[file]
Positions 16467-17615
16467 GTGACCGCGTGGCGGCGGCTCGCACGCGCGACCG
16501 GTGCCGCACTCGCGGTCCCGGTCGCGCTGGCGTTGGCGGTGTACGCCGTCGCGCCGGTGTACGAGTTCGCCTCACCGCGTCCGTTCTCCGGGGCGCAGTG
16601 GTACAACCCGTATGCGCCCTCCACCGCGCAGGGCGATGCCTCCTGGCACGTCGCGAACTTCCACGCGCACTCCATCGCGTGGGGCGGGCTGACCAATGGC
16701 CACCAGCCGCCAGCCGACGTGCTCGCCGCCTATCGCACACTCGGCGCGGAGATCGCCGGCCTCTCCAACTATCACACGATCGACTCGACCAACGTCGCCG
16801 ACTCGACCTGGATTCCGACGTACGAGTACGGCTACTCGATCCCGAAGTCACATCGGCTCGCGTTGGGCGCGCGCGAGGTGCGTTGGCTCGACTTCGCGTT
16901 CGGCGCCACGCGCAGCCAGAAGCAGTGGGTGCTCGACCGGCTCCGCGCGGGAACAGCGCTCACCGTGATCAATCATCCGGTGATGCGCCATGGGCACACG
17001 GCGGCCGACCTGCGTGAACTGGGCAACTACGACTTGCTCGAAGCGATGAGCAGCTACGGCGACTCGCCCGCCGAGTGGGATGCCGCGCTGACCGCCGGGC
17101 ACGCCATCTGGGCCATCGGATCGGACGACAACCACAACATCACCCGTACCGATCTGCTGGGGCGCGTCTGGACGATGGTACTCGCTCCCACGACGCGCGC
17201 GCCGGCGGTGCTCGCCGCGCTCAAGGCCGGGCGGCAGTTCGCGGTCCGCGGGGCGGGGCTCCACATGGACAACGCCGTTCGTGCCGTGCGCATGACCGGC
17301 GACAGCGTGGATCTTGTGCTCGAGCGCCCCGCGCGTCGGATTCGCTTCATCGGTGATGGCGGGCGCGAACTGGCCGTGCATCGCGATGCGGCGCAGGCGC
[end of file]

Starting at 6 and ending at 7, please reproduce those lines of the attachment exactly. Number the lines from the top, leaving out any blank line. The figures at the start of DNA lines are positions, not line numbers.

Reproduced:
16801 ACTCGACCTGGATTCCGACGTACGAGTACGGCTACTCGATCCCGAAGTCACATCGGCTCGCGTTGGGCGCGCGCGAGGTGCGTTGGCTCGACTTCGCGTT
16901 CGGCGCCACGCGCAGCCAGAAGCAGTGGGTGCTCGACCGGCTCCGCGCGGGAACAGCGCTCACCGTGATCAATCATCCGGTGATGCGCCATGGGCACACG